Bare v. NPC International, Inc.

Filing 33

ORDER granting in part and denying in part 27 Motion to Dismiss. For the reasons set out in this Order, Separate Defendants Vereecke's and Titsworth's Motion to Dismiss is GRANTED as to all Title VII claims, the ACRA claims for disparate treatment and sexual harassment claims, and the Arkansas common law claims for wrongful termination. These claims are DISMISSED WITH PREJUDICE. The Motion to Dismiss is DENIED as to the ACRA retaliation claims brought under Ark. Code Ann. 16-23-108(a). Signed by Honorable Robert T. Dawson on April 16, 2010. (lw)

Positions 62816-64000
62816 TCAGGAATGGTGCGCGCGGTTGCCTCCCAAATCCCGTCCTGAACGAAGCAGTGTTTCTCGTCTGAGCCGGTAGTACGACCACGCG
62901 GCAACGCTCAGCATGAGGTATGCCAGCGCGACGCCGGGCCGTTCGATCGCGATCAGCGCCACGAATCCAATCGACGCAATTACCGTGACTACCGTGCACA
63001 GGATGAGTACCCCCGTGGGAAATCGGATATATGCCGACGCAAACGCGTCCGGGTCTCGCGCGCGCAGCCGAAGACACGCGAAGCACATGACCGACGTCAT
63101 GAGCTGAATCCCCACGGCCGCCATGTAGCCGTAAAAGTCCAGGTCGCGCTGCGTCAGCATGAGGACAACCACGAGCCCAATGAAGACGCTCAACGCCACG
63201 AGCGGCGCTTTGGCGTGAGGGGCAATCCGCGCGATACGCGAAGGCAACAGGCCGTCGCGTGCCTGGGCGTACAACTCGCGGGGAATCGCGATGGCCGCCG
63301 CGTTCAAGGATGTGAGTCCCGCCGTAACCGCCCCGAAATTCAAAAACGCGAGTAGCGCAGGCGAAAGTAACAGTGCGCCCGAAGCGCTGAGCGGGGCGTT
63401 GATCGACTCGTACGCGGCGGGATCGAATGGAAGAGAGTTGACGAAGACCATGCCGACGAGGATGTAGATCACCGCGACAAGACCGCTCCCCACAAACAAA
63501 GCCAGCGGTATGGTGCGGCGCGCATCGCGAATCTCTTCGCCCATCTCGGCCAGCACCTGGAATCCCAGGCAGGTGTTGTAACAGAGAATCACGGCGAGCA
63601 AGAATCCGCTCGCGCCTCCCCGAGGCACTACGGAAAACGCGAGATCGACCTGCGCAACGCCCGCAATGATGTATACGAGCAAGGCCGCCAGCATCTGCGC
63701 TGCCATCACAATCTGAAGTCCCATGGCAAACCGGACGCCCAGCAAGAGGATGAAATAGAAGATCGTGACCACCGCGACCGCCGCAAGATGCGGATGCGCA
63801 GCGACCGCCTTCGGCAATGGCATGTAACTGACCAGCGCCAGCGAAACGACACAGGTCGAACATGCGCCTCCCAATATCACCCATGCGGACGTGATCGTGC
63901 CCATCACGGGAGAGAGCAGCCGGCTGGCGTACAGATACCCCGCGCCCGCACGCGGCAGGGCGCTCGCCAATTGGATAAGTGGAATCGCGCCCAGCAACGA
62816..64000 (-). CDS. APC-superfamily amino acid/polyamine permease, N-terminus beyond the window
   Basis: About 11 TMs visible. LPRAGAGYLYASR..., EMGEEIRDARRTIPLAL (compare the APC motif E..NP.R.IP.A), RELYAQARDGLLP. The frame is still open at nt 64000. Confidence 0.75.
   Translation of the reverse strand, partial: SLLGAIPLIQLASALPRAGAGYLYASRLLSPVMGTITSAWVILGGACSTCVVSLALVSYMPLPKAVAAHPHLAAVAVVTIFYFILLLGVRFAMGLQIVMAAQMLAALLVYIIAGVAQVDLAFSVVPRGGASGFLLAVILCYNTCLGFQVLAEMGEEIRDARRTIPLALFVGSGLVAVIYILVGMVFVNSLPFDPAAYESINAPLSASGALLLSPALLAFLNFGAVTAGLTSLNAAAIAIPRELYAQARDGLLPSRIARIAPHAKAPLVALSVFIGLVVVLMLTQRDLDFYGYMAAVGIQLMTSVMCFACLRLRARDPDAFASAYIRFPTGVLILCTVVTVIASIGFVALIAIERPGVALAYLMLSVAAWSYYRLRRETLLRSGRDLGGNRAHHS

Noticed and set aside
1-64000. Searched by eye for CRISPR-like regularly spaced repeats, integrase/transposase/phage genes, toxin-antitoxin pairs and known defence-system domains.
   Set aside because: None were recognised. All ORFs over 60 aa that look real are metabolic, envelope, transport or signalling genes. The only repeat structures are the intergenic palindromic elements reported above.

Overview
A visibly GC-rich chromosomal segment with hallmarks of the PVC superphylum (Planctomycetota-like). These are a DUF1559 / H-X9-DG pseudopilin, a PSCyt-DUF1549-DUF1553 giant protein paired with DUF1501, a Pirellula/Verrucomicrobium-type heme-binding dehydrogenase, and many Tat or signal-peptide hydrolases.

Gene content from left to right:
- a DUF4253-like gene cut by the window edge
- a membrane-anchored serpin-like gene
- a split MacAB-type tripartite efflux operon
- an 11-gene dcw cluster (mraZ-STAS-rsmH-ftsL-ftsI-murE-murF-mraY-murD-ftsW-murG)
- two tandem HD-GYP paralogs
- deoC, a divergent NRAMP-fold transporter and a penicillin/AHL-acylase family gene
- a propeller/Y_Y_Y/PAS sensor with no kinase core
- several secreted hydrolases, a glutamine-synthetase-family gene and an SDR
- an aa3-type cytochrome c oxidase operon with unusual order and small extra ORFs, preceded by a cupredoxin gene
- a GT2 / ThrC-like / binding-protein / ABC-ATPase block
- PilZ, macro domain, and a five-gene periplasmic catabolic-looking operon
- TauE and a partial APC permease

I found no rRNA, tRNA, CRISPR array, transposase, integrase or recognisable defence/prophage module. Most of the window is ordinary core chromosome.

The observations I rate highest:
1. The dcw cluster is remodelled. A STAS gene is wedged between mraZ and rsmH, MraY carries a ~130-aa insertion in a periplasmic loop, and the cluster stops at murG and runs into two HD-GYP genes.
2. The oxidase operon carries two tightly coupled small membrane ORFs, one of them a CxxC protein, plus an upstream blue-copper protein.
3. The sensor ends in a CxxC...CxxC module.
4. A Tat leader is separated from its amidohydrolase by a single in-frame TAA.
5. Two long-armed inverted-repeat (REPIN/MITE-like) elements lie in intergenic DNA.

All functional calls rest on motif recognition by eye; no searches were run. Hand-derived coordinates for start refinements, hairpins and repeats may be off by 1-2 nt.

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IN THE UNITED STATES DISTRICT COURT WESTERN DISTRICT OF ARKANSAS FORT SMITH DIVISION TONI Y. BARE v. CASE No. 2:09-CV-02092-RTD PLAINTIFF NPC INTERNATIONAL, INC. d/b/a PIZZA HUT, JASON VEREECKE and STEPHANIE TITSWORTH DEFENDANTS ORDER On November 6, 2009, Plaintiff filed an Amended Complaint seeking recovery for alleged employment discrimination pursuant to Title VII of the Civil Rights Act of 1964, the Arkansas Civil Rights Act of 1993, and Arkansas common law. (Doc. 12). Currently before the Court is Separate Defendants Jason Vereecke's and Stephanie Titsworth's Motion to Dismiss. (Doc. 27). Defendants Vereecke and Titsworth seek dismissal of Plaintiff's Title VII and Arkansas Civil Rights Act claims against them in their individual capacities, as well as dismissal of Plaintiff's common law claims against them as individuals. For the reasons stated below, Defendants' Motion is GRANTED IN PART AND DENIED IN PART. I. Standard In determining whether a motion to dismiss should be granted under Federal Rule of Civil Procedure 12(b)(6), the court tests the legal sufficiency of the complaint. The court must consider all allegations in the complaint as true and view the facts and factual inferences in a light most favorable to the non-moving party. Braden v. Wal-Mart Stores, Inc., 588 F.3d 585, 591 (8th Cir. 2009). In order to sufficiently state a claim, the complaint need only provide the grounds for the plaintiff's entitlement to relief. Benton v. Merrill Lynch & Co., Inc., 524 F.3d 866, 870 (8th Cir. 2008). This requires more than a "formulaic recitation of the Bell Atlantic Corp. v. Twombly, elements of a cause of action." 550 U.S. 544, 555 (2007). The plaintiff must instead plead "enough facts to state a claim to relief that is plausible on its face." Id. at 570. II. Separate Response Defendants' Motion to Dismiss and Plaintiff's In their Motion, Separate Defendants Vereecke and Titsworth move to dismiss the following claims against them in their capacities as natural persons: 1. 2. All claims brought under Title VII; All claims brought under the Arkansas Civil Rights Act ("ACRA"), including Plaintiff's claim for retaliation; 3. The claims for wrongful termination brought under Arkansas common law. (Doc. 27 p. 1). Plaintiff, in her Response, admits that the claims brought under Title VII were not meant to apply to Vereecke and Titsworth as individuals. (Doc. 31 1). Plaintiff also admits that the disparate treatment and sexual harassment claims brought under the ACRA were meant to apply only to Separate Defendant NPC, and not to Vereecke and Titsworth individually. Plaintiff admits that her wrongful 5 (Doc. 31 2). termination Furthermore, claims under Page 2 of Arkansas common law are directed at Separate Defendant NPC only. (Doc. 31 3). Accordingly, Plaintiff's Title VII claims, the ACRA claims for disparate treatment and sexual harassment, and wrongful termination claims against Vereecke and Titsworth are DISMISSED WITH PREJUDICE. As a result, the only claims that remain are (Doc. 31 4). Plaintiff's retaliation claims under the ACRA. III. Analysis Plaintiff bases her ACRA claims against Separate Defendants Vereecke and Titsworth on Ark. Code Ann. 16-23-108(a), which states that: No person shall discriminate against any individual because such individual in good faith has opposed any act or practice made unlawful by this subchapter or because such individual in good faith made a charge, testified, assisted, or participated in any manner in an investigation, proceeding, or hearing under this subchapter. (emphasis added). Plaintiff contends that although the Arkansas Supreme Court has not decided whether an individual can be liable under 108(a), Arkansas rules of statutory construction suggest that 108(a) allows a retaliation claim against a natural person. 2-4). (Doc. 32 pp. Plaintiff argues that the word "person" in 108(a) should include natural persons in their individual capacities because the word "person" is unambiguous, and therefore, everyday meaning should control. the word's common, Separate (Doc. 32 pp. 3-5). Defendants Vereecke and Titsworth counter that because they were Plaintiff's supervisors, and not her employers, they cannot be Page 3 of 5 liable for retaliation under 108(a).1 (Doc. 28 pp. 6-7). Although there is authority supporting both sides of the issue, this Court believes that Plaintiff's claim for retaliation under 108(a) should be allowed to proceed. Plaintiff states persuasively that Arkansas common law has equated "person" with "human being," and that this interpretation should inform a reading of 108(a). (1987)). (Doc. 32 p. 3, citing Meadows v. State, 291 Ark. 105 Furthermore, 108(a) claims against individuals have In 2009, in been allowed in both federal districts of this state. the Eastern District, a 108(a) retaliation claim against an individual supervisor survived a motion to dismiss. Goal v. Retzer Res., Inc., 2009 U.S. Dist. LEXIS 119352 (E.D. Ark. 2009). The Court noted that there was no precedent on point that would bar such a claim and went on to state that a "plain reading of the retaliation section of the ACRA shows that the prohibition applies to individual persons . . . ." Id. at *14-15. The Western District has reached similar results. See, e.g., Gilzow v. Lenders Title Co., Case No. 05-5091 (W.D. Ark. Sept. 29, 2005). Likewise, this Court will effectuate the plain meaning of the word "person" and allow Plaintiff to proceed with her retaliation claims. Separate Defendants correctly distinguish the difference under Title V I I and certain provisions of ACRA between individual "supervisors" and c o r p o r a t e "employers." For retaliation claims however, it appears that this d i f f e r e n c e is immaterial, since 108(a) clearly utilizes the term "person" w h e r e "employer" could have been used. For this reason, and in the absence of a ruling by the Arkansas Supreme Court, the supervisor/employer distinction is n o t dispositive with regard to the present Motion. 1 Page 4 of 5 IV. CONCLUSION For the reasons set out above, Separate Defendants Vereecke's and Titsworth's Motion to Dismiss is GRANTED as to all Title VII claims, the ACRA claims for disparate treatment and sexual harassment claims, and the Arkansas common law claims for wrongful termination. These claims are DISMISSED WITH PREJUDICE. The Motion to Dismiss is DENIED as to the ACRA retaliation claims brought under Ark. Code Ann. 16-23-108(a). IT IS SO ORDERED this 16th day of April 2010. /s/ Robert T. Dawson Honorable Robert T. Dawson United States District Judge Page 5 of 5